Commemorative US stamps issued in the later part of 1936, continuing through 1937, featured celebrations of the US Armed Forces, the US Constitution, and contemporary US territories.
The five pictorial US stamps shown above were issued between December 1936 and May 1937 to honor the United States Army.
The designs of these stamps are as follows:
The five pictorial US stamps shown above were issued between December 1936 and May 1937 to honor the United States Navy.
Four of the designs of these US stamps feature portraits of famous American naval officers, with three of the stamps having the names of the vessels they commanded below each portrait, as follows:
The 3 C. denomination stamp shown above was issued on July 13, 1937 to commemorate the Adoption of the Ordinance of 1787 and the Creation of the Northwest Territory.
The stamp shows a map of the Northwest Territory and portraits of Manasseh Cutler and Rufus Putnam.
The Ordinance of 1787, also known as the Northwest Ordinance, was an act of the Congress of the American Confederation, passed on July 13, 1787. This was the first effort by the new American government at territorial expansion. The ordinance created the Northwest Territory from lands between the Canadian border and the Ohio River, on the North and South, and between the Appalacian Mountains and the Mississippi River on the East and West. This territory included what would eventually become the modern states of Ohio, Indiana, Illinois, Michigan, Wisconsin, and Minnesota.
Manasseh Cutler (1742-1823) was an American clergyman, a chaplain during the Revolutionary War, and later, a member of the House of Representatives from Massachusetts. As the leader of the Ohio Company of Associates, whose goal was to purchase lands in the proposed territory, he had a leading role in the drafting of the Ordinance of 1787.
Rufus Putnam (1728-1834) was a colonial military officer during the French and Indian War and a General in the Continental Army during the Revolutionary War. He was one of the organizers of the Ohio Company of Associates, and he was instrumental in the initial settling of the Northwest Territory.
The imperforate souvenir sheet shown above was issued on August 26, 1937 for the Annual Convention of the Society of Philatelic Americans, held in Asheville, North Carolina from August 26 through August 28, 1937. These were printed in plates of 36 souvenir sheets.
This souvenir sheet features a reproduction, in bluish green, of the 10 C. denomination stamp from the National Parks Issue of 1934.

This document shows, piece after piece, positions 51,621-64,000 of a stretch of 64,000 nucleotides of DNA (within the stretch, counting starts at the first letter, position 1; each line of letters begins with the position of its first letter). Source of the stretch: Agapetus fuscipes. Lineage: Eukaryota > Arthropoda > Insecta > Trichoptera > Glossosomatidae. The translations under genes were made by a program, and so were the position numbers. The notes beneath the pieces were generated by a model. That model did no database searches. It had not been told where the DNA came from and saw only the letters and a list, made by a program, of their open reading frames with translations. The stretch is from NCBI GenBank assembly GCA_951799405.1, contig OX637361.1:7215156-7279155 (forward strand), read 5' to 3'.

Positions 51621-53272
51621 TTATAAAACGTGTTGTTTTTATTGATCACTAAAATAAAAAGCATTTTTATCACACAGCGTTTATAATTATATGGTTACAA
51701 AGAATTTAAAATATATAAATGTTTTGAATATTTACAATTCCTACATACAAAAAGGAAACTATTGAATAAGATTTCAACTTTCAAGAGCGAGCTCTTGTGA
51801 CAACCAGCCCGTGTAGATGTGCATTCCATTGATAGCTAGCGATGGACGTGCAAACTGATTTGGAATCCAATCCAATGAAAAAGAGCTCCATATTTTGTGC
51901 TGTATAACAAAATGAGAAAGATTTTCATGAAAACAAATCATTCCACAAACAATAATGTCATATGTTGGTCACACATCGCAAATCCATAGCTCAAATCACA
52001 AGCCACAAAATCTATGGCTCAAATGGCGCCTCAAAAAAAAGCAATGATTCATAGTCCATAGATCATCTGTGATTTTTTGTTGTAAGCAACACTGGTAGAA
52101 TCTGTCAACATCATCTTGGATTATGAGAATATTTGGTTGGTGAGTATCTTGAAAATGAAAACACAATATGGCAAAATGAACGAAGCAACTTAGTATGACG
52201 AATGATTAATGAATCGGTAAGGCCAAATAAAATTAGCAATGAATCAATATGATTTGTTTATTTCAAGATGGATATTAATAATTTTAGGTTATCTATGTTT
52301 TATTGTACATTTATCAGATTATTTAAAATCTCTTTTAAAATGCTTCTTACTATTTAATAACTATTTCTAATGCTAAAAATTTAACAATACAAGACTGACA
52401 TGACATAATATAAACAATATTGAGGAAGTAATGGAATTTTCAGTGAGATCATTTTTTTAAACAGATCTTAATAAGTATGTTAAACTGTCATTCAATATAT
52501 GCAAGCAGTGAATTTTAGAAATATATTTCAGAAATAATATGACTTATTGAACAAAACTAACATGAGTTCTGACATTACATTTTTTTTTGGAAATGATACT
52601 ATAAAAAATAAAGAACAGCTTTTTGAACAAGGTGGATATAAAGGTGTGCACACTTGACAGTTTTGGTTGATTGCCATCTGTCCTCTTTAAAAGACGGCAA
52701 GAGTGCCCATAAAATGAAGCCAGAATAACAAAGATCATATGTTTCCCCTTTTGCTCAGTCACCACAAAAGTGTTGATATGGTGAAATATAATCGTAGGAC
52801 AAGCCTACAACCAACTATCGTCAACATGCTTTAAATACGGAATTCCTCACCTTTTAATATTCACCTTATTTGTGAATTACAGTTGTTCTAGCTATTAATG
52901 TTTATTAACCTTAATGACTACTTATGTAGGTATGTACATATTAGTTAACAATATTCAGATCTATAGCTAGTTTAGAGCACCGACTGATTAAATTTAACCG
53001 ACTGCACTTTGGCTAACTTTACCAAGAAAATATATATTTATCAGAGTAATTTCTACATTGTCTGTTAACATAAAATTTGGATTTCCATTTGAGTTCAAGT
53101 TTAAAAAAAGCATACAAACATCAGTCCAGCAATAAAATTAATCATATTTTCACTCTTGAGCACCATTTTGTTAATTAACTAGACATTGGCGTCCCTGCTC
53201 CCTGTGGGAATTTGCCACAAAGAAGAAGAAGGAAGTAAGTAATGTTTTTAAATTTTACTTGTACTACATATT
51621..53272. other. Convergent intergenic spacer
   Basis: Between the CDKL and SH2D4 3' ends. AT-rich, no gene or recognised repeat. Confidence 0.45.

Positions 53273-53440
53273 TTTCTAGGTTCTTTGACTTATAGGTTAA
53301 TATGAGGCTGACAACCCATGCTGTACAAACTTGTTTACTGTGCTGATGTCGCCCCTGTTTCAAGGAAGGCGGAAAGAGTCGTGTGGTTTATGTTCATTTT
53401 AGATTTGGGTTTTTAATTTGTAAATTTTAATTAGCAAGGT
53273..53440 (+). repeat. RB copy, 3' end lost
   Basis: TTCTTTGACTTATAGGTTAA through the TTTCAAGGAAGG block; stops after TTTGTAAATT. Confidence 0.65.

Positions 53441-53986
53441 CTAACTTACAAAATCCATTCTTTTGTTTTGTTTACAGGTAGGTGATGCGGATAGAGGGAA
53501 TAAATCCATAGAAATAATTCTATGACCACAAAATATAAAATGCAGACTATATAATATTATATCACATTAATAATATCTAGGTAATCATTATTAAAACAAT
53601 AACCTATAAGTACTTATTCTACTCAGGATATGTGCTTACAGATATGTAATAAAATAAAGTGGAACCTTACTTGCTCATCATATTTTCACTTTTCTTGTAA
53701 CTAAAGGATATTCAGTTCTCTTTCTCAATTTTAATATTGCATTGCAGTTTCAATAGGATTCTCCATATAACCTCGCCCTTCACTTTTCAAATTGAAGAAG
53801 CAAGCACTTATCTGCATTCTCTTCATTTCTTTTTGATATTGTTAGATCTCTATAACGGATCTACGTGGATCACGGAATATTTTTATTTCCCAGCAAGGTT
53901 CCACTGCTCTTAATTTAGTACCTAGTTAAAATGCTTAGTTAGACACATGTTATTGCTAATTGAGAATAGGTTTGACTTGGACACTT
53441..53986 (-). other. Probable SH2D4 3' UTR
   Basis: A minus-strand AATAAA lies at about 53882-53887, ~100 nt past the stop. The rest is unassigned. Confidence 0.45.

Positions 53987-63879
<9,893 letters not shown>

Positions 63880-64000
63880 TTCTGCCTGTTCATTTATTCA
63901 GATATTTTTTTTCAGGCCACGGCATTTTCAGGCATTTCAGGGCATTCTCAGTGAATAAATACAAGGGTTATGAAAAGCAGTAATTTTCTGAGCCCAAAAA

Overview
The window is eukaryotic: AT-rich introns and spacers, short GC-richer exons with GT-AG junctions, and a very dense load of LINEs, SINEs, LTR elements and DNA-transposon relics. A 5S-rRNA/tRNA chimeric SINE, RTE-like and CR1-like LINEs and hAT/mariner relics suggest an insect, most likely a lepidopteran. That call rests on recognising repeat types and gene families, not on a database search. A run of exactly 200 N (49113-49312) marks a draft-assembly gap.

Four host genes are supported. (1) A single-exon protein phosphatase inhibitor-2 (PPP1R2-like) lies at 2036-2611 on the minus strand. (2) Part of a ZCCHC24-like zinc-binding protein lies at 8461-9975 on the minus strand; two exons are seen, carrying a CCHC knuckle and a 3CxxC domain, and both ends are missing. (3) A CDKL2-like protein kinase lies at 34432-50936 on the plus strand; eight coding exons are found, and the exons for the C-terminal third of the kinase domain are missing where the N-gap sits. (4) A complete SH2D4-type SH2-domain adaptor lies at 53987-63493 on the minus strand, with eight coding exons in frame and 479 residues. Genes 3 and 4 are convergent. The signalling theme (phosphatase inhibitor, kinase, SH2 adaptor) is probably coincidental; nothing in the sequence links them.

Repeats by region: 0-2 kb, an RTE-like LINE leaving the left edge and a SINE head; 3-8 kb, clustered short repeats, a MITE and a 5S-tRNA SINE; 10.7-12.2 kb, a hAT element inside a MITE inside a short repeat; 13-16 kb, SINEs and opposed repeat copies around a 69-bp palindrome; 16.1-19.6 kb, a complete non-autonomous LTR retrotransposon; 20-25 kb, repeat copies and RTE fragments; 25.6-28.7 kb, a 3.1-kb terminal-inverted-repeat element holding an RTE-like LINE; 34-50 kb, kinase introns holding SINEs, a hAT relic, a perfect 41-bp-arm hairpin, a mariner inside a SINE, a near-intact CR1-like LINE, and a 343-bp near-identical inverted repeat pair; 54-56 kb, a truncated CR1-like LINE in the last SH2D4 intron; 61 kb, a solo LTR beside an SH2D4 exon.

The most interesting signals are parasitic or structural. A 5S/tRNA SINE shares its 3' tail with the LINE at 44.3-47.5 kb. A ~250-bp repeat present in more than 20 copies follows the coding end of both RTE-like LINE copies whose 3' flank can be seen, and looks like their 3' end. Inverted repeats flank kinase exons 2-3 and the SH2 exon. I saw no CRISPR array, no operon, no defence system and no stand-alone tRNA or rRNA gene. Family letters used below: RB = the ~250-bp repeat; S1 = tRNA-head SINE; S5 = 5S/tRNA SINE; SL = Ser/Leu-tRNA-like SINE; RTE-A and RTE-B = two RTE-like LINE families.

The 3 C. denomination stamp shown above was issued on September 17, 1937 to commemorate the 150th Anniversary of the Signing of the U.S. Constitution. The stamp features the famous painting by Junius Brutus Stearns (shown above), now located in the Virginia Museum of Fine Arts.
After nearly four months of debate, the final text of the new constitution was completed. On September 17, 1787, following a speech by Benjamin Franklin, 39 delegates at the Constitutional Convention signed and then submitted the constitution to the Congress of the Confederation for ratification.
The four US stamps shown above were issued to honor the four overseas territories of the United States.
In the order of appearance, from top to bottom, the designs of these US stamps are as follows:
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The 3 C. denomination stamp shown above was issued on August 18, 1937 to commemorate the 350th Anniversary of the Birth of Virginia Dare, the first child born in America to English parents, and of the Establishment of the Roanoke Island Settlement.
The stamp shows an artist's conception of Virginia Dare, with her parents, Aranias and Eleanor Dare.
The Roanoke Colony was a late 16th Century attempt by Queen Elizabeth I to establish a permanent English settlement in the New World.
The colony, made up of 115 settlers, was established in 1585 by Sir Walter Raleigh. John White, the governor of the colony, returned to England in 1587 to procure provisions for the colony. His return to the colony was delayed by the Anglo-Spanish War, and he was not able to return to the colony until August 1590.
When White arrived, the colonists were gone and all the structures had been dismantled. There were no signs of any struggle or battle there, and to this day, no evidence has ever been found, indicating what happened to the colonists at Roanoke Island.